Like Art Basel, the Miami Marathon and the Winter Music Conference, the South Beach Wine & Food Festival brings tens of thousands of visitors and millions of dollars into South Florida. And much like Basel’s off-site pop-ups and WMC’s after-parties, the food festival, which opens its four-day run on Thursday, also has spurred a spillover of unsanctioned, unofficial events. From new restaurant openings to guest-chef dinners to master-mixology sessions, no fewer than two dozen rival soirees will compete with the festival’s 70-some events for attendees.
Chef Ralph Pagano will launch Naked Taco, his new Mexican restaurant at South Beach’s Dream Hotel, on Friday with a party that is billed to include “sexy taco dancers.” “Why wouldn’t I open up this week?” Pagano said. “The culinary sensibility and awareness for this weekend has no comparison by Miami standards. “The town is littered with big-name chefs, TV stars and restaurant royalty. To me, it was a no-brainer.”
While Pagano is hoping to benefit from the festival’s popularity, others say they are filling a void for affordable food parties with breathing room. “When I participated in the Burger Bash, it got to the point where I stopped asking my friends to come,” said Buzzy Sklar, founding owner of South Beach’s Burger & Beer Joint. “I couldn’t in good conscience ask them to spend so much money on a ticket only to be jam-packed under a tent, competing for little bites of food that most places run out of anyway.”
So Sklar helped organize Eats & Beats, a Saturday night event in the Design District’s Moore Building that will feature food from Red, the Rusty Pelican, City Hall, Brother Jimmy’s and other local restaurants along with live DJ sets. He said he expects about 1,500 people to attend; tickets cost $100, and proceeds will benefit DJ Irie’s nonprofit Irie Foundation.
Sklar said he has received no pushback from festival organizers about his event, and he’s already set on making Eats & Beats an annual party. “We had to ask ourselves at first if we were crazy, going head to head with the Wine and Food Festival on Saturday night,” Sklar said. “But restaurants jumped on board right away, and ticket sales have been almost entirely to locals. It’s overwhelming how well Eats & Beats has been received.”
Lee Schrager, the festival’s founder and director, said he’s proud of the butterfly effect the festival has had. He said it highlights just how successful the event has become. “I’ve always said that imitation is the sincerest form of flattery, and in this case that really is true,” Schrager said. “Similar to what we’ve seen happen with Art Basel over the years, we’ve seen an influx of pop-ups, dinners and other events leading up to and during the festival weekend as well. I think it’s great that everyone is embracing the festival spirit and offering additional ways to celebrate.”
Now in its 13th year, the Food Network South Beach Wine & Food Festival has raised more than $18 million for Florida International University’s Chaplin School of Hospitality & Tourism Management. A big part of that went into building the school’s new $7.5 million Wine Spectator Restaurant Management Lab, which hosted an inaugural dinner Wednesday emceed by Martha Stewart.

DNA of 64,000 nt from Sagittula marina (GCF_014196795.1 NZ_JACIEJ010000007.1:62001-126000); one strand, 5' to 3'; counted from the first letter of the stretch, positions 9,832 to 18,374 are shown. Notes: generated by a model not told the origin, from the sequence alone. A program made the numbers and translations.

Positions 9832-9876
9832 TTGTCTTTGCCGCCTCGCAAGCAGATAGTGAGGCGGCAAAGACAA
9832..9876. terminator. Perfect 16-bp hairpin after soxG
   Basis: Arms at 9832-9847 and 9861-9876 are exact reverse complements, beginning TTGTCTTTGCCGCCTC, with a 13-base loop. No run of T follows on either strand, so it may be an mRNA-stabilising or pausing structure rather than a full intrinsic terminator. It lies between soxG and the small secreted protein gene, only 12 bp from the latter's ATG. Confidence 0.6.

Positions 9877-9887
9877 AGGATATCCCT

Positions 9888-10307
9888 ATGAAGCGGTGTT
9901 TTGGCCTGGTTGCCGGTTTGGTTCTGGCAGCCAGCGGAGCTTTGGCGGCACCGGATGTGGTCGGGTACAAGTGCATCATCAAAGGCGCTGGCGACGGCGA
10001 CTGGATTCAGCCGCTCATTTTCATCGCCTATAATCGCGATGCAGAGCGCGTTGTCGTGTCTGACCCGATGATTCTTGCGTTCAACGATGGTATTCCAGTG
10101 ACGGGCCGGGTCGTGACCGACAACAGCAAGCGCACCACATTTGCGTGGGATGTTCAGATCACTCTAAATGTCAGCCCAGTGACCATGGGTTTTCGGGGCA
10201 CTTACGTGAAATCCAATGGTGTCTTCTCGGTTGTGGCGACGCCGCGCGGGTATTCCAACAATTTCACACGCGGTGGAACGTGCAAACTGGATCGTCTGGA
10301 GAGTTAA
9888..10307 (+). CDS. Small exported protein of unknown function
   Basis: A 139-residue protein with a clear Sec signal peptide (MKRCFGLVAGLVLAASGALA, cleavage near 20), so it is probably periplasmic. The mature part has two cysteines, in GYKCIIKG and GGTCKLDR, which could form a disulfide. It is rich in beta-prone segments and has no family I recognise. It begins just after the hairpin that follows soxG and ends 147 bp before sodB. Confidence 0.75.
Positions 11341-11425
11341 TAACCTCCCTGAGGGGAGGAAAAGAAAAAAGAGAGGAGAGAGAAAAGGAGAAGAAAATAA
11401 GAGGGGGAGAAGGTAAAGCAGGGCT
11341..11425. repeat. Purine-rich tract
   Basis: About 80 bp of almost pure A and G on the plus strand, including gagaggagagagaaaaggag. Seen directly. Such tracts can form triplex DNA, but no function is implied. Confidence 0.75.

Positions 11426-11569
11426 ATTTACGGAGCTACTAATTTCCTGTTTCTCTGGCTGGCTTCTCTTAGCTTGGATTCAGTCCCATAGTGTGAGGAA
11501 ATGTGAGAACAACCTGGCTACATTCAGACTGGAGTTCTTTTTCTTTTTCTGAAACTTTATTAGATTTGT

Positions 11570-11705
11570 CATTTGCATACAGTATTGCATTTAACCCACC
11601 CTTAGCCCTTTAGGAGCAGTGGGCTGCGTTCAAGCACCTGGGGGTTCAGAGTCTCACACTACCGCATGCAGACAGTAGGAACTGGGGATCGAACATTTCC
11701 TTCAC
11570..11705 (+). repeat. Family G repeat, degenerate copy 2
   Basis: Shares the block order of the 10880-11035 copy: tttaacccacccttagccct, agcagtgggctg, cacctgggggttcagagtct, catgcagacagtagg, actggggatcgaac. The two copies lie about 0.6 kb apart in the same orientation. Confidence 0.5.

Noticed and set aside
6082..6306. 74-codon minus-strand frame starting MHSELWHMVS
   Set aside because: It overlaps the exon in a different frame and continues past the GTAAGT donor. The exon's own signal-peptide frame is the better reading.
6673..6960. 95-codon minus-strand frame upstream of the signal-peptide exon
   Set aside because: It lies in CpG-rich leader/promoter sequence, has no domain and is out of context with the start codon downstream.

The festival got its start as the Florida Extravaganza, a one-day food and wine tasting on FIU’s Biscayne Bay campus that ran from 1997 to 2001 and drew a few hundred people. The next year, Schrager and Southern Wine and Spirits brought the festival to Miami Beach, expanding and rebranding it as the South Beach Wine & Food Festival. Organizers extended the length of the fest as attendance continued to grow at tasting tents, wine auctions, chef demonstrations, book signings, beach parties and more. Last year, ticket sales exceeded $5.1 million for some 65,000 guests; the festival sold more than $4.1 million in sponsorships and handed over a check to FIU for $2.1 million. Several of the star chefs who pour into Miami this week for festival duties also will carve out time and sell tickets for nonfest events.
Robert Irvine of Food Network’s Restaurant: Impossible helped create a $75 lunch menu for Tongue & Cheek on Friday. Über chef Daniel Boulud will get behind the stove of his db Bistro Moderne for a $93 lunch on Saturday. James Beard Award-winning chef Michael Anthony of New York’s Gramercy Tavern will cook a $300 dinner at the Cypress Room on Sunday.
For Boulud, the festival’s 2010 tribute dinner honoree, this week gives him the opportunity to interact with his fans and other food enthusiasts as well as to check in on his two South Florida restaurants.
“It’s the perfect timing to fulfill the needs of the festival but also do what we need to do to promote our restaurants, without stepping on the festival,” Boulud said. “Doing a lunch gives me a chance to see our regular customers in Miami and spend some time with our team there.”
Miami restaurateur Michael Schwartz is not personally participating in any official festival events this year, but his Genuine Hospitality Group is bringing in out-of-town chefs to host pop-up dinners at Harry’s Pizzeria and Michael’s Genuine Food and Drink, in addition to the Gramercy Tavern dinner at Cypress Room.
Other events you won’t find on the festival’s website: Pubbelly Steak had a $125-a-person wine dinner Wednesday, and its flagship sibling Pubbelly will be passing out free bites of pork after midnight. New York bar The Dead Rabbit is taking over the stick at Patpong Road on Friday and Saturday, and master mixologist Jacques Bezuidenhout will shake up free tequila cocktails at the Social Club on Friday.
Riding the festival’s coattails makes good business sense, said Pagano of Naked Taco.